I’ve watched a lot of American football* on TV. I’ve read The Blind Side and seen the movie. I watched and enjoyed Friday Night Lights. I’ve even attended one college game (in Hawaii), and a couple of pro games for my ‘local’ pro team (the San Francisco 49ers).

But I was lost for the first couple of chapters of Catch of a Lifetime. I’m not sure whether this was an intentional decision to throw the reader in the deep end (in the same was as Cassie was), or whether it was just me.

*I lived in London for ten years, where ‘football’ was a game played with a round ball, aka soccer. I’m from New Zealand, where we have rugby football and rugby league. None of the players wear helmets, and their protective gear consists of a mouthguard and duck tape around their ears. And what US referees penalise as unnecessary roughness, we call a fair tackle.  

Whatever.

If you start reading this and find the first couple of chapters difficult, don’t let that put you off. The story definitely grabbed my attention in Chapter Three, and never let up until the last page. And this from someone who would rather read than watch football. (Yes, the college game I attended was fun, but my personal highlight was seeing the marching band).

Onto the story …

Cassie has come to Colorado to get her Master’s degree. She has a part-time job with the college football team as a physical therapist, helping players recover from injury. She also works as an academic advisor, helping ensure the players get the necessary academic grades to keep playing.

I know this wasn’t the point of the novel, but I learned a lot about what goes on behind the scenes in a college football team.

The biggest eye-opener was the amount of money that must go into football programmes. Pro sports didn’t really exist when I was at university, and we certainly didn’t worship the top players the way some of the characters in Catch of a Lifetime appeared to be worshipped.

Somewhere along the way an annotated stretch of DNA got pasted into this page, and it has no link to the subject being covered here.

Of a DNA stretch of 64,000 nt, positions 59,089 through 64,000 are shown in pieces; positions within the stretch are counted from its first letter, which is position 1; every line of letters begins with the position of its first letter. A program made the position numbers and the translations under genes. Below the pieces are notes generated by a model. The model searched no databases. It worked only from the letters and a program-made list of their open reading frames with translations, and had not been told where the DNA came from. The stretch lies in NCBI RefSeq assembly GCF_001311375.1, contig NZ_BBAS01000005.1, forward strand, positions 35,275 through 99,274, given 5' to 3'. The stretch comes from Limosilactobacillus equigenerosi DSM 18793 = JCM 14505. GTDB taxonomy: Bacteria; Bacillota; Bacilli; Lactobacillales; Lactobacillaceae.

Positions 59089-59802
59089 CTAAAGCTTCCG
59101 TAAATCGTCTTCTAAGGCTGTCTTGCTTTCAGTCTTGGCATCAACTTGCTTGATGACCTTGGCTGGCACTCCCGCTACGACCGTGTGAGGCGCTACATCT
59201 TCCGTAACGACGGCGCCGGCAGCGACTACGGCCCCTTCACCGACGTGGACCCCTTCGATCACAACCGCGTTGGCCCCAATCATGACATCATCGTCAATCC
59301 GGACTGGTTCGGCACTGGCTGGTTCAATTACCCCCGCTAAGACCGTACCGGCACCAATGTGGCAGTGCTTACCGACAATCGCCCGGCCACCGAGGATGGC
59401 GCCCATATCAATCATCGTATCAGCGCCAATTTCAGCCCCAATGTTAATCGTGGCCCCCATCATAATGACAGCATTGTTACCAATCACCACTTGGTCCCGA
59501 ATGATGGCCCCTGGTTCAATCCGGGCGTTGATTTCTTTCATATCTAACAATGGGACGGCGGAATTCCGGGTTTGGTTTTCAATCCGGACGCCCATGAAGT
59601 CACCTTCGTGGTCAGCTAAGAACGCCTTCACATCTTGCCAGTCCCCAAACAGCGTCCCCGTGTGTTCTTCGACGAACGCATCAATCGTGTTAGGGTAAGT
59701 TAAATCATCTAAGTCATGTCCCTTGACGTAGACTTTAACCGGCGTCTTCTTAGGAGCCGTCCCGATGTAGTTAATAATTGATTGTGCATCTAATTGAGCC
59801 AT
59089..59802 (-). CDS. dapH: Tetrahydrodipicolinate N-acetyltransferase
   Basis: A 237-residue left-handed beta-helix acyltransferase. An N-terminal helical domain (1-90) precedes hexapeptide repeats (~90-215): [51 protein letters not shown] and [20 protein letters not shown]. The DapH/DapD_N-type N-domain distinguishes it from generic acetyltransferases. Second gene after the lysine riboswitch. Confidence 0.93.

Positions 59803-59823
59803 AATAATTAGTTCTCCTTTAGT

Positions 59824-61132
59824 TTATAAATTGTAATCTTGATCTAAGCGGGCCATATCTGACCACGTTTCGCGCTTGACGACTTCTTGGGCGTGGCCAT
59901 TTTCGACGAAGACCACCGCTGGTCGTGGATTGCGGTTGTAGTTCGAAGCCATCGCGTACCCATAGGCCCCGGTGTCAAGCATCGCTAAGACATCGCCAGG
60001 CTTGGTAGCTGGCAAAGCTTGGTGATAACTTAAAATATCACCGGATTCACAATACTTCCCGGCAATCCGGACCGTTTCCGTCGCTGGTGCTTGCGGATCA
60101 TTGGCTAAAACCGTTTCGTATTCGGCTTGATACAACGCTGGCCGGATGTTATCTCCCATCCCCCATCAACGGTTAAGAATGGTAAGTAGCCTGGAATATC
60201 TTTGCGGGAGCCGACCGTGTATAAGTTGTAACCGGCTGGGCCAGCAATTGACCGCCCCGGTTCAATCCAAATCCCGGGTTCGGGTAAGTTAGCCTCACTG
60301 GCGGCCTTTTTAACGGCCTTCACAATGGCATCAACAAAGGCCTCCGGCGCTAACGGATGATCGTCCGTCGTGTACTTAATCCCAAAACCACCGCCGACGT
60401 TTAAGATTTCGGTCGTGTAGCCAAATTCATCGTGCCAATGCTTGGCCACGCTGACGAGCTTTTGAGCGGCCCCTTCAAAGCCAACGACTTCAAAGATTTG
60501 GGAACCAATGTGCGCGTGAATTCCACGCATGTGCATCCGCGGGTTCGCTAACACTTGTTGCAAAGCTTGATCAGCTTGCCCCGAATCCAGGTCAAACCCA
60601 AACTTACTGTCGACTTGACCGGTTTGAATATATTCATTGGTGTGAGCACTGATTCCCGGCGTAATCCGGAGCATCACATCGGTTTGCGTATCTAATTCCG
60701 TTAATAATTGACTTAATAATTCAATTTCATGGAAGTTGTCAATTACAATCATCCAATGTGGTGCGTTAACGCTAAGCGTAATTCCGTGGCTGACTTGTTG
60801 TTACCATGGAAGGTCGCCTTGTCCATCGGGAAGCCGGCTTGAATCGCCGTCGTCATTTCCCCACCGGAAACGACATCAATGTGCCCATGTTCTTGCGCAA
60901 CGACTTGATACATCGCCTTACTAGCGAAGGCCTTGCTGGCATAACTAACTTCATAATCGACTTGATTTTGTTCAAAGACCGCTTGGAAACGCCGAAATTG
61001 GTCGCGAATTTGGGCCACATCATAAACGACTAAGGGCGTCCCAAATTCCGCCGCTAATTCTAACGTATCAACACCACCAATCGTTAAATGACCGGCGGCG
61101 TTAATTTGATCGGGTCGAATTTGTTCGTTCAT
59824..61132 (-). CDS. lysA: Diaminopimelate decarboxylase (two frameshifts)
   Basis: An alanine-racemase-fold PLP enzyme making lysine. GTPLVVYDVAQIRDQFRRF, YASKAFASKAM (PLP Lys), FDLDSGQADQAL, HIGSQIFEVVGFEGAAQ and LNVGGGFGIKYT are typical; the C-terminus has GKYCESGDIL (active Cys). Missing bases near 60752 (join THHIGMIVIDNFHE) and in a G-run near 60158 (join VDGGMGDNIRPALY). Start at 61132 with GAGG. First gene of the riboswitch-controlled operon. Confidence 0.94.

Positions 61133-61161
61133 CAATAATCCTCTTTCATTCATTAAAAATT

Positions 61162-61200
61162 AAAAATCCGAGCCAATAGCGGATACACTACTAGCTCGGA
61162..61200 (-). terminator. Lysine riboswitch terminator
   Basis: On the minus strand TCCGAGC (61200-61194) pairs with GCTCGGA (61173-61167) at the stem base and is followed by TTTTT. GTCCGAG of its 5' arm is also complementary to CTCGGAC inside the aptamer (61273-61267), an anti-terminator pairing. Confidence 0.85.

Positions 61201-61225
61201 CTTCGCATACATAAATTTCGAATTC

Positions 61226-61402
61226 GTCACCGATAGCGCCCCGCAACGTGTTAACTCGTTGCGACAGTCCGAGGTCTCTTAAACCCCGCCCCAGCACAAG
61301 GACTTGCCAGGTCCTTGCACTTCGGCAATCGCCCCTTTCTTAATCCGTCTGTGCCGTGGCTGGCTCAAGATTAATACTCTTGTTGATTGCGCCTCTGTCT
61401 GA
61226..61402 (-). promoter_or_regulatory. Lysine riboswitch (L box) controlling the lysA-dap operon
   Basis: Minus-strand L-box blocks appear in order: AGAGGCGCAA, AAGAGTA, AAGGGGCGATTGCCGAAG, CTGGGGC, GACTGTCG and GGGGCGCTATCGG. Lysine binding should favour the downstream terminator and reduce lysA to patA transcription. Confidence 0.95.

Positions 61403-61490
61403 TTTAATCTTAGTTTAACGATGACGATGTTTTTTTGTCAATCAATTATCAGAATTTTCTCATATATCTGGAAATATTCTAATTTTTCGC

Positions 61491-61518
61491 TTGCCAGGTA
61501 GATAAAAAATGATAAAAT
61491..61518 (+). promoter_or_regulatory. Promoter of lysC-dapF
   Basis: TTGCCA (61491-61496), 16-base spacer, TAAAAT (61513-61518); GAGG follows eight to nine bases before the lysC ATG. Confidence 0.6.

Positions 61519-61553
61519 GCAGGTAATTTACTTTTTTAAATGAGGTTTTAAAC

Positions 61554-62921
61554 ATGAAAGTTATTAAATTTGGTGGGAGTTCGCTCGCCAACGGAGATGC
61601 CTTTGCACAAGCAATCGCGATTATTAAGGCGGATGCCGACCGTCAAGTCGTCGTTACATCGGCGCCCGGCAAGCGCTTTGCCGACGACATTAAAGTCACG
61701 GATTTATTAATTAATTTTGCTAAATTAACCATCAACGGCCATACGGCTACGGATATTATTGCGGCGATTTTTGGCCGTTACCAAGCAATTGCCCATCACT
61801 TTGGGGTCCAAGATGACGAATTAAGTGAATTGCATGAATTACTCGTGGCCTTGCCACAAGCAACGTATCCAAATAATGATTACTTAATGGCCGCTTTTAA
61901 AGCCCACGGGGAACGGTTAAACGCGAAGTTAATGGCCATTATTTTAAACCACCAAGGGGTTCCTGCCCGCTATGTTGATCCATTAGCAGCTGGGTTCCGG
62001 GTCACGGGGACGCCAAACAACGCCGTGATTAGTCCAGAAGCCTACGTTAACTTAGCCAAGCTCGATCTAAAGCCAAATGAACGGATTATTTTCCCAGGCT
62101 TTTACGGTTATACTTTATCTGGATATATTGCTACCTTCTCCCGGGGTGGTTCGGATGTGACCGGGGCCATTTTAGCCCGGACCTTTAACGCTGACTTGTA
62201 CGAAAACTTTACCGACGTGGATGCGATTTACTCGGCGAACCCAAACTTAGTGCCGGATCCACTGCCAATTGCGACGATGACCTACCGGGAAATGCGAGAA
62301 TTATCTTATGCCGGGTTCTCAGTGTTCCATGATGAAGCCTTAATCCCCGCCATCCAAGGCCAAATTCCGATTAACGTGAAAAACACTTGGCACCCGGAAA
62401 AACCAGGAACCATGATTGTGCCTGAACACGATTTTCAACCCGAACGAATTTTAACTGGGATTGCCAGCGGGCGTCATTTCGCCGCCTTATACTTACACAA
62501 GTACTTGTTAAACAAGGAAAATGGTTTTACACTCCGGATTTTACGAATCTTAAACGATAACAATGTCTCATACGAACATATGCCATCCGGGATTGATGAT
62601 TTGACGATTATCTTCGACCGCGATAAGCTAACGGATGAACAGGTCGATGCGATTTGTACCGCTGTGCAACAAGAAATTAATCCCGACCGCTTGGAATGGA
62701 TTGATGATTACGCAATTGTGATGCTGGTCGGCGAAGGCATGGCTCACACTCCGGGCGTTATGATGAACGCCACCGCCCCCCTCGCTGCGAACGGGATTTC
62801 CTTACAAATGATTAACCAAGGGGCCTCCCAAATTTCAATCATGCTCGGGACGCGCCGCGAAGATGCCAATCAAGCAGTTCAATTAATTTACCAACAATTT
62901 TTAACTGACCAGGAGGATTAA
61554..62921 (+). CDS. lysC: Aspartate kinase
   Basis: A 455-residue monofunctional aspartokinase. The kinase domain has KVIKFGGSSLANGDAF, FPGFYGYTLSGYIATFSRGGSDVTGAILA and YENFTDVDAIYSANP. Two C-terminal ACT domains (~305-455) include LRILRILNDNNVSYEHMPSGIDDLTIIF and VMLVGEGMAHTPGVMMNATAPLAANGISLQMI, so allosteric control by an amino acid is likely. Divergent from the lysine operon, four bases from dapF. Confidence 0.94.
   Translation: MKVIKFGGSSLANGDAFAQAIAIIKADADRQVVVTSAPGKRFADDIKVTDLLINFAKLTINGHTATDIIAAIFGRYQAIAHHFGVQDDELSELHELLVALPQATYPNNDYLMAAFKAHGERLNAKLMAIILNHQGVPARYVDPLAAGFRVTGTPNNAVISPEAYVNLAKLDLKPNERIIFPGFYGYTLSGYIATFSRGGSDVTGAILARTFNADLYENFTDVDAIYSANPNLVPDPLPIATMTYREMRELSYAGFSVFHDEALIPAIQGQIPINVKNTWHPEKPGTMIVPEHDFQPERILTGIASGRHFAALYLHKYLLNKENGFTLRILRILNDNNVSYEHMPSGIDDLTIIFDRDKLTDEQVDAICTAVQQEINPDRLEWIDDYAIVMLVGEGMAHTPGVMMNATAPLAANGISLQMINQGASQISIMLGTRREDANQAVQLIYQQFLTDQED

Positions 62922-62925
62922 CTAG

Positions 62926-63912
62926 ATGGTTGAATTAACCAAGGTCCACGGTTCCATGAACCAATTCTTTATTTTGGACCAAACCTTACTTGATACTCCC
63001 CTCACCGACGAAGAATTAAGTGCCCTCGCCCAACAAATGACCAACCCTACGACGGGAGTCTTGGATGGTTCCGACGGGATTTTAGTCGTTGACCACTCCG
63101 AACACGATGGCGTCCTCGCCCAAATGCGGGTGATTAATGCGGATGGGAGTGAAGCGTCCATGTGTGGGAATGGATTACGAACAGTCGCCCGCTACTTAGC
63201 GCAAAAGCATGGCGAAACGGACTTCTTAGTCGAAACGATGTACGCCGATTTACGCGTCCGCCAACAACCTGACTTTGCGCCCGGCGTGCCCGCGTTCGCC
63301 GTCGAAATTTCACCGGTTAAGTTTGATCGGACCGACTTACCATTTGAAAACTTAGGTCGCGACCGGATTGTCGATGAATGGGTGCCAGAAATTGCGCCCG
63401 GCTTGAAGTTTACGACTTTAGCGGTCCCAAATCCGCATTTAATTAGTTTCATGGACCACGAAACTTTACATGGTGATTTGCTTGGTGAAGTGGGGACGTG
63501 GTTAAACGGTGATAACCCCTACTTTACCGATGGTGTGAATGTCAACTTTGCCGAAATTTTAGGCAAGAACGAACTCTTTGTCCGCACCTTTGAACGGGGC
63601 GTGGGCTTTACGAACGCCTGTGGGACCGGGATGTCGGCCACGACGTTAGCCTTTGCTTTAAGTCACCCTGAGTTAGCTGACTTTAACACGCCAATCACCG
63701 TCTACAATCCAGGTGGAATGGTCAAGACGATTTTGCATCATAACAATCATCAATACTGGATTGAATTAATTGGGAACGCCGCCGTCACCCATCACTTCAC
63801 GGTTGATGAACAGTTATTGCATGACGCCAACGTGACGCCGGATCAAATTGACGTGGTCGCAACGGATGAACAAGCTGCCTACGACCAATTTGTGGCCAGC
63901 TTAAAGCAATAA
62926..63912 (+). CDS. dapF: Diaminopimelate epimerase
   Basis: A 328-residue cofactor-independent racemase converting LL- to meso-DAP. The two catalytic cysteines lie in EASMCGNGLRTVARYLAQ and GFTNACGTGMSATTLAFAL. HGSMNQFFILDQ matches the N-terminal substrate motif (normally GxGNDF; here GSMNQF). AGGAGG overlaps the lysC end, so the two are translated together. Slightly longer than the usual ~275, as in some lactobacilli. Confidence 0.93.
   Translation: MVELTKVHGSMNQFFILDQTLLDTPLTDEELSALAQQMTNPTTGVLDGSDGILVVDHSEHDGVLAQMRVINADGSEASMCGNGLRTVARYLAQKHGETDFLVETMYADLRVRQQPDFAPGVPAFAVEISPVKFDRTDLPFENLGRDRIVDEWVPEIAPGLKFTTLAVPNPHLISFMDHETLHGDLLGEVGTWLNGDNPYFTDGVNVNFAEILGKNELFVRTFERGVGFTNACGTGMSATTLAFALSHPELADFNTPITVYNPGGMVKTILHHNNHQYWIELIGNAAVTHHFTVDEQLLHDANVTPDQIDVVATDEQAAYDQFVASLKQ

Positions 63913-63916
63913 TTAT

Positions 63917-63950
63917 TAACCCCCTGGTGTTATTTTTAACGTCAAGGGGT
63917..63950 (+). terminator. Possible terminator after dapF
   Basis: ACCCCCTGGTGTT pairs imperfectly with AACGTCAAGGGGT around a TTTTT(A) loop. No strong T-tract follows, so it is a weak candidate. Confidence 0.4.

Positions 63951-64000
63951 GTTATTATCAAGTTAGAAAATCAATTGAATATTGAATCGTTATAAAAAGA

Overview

But college football was just the backdrop for an excellent romance novel with themes of forgiveness and not judging others.

Cassie isn’t happy about being assigned to the football programme. We soon find out why, but I’m not going to spoil it for you. It doesn’t help that the first players and coaches she meets seem to reinforce all the negative stereotypes she believes about student athletes.

Reed is the assistant coach she runs into the most often, because his players seem to have the most injuries and academic issues. There is an immediate attraction, but also the potential issue of a student dating a member of staff. Reed was a great hero—a kind and caring Christian who looked out for the players on his team as he coached them in football, and tried to mentor them in life.

Catch of a Lifetime has plenty of action, both on and off the field.

I thought the way this was blended with Cassie’s spiritual journey was excellent. She’s clearly a Christian, but not to the point of it being preachy. Instead, she and Reed face the struggles common to many dating Christians, and they do it with class.

Overall, I enjoyed Catch of a Lifetime a lot more than I expected based on the first two chapters. I’ll certainly watch out for more novels from Candee Fick. And maybe even some more football novels.

Recommended for readers looking for a Christian New Adult novel with intelligence, action, and romance.

Thanks to the publisher and Reading Deals for providing a free ebook for review. Find out more about Candee Fick at her website, and read the introduction to Catch of a Lifetime below:

Where is your favourite place to read?

Bookish Question #2: Where is your favourite place to read?

Where is your favourite place to read?

My favourite place to read is any place where no one is talking to me. It’s like an evil spell: I pick up a book or my Kindle, and someone (like a family member) starts talking to me. They’re usually talking about something I either know nothing about (sports), or something I don’t want to know anything about (politics).

If it’s a fine summer’s day, I enjoy reading outside in the sun—either in my back garden, or at the beach. I think it’s the combination of nature and words which makes this relaxing. Sometimes the cat will join me, but not for long—she’s black, and gets too hot.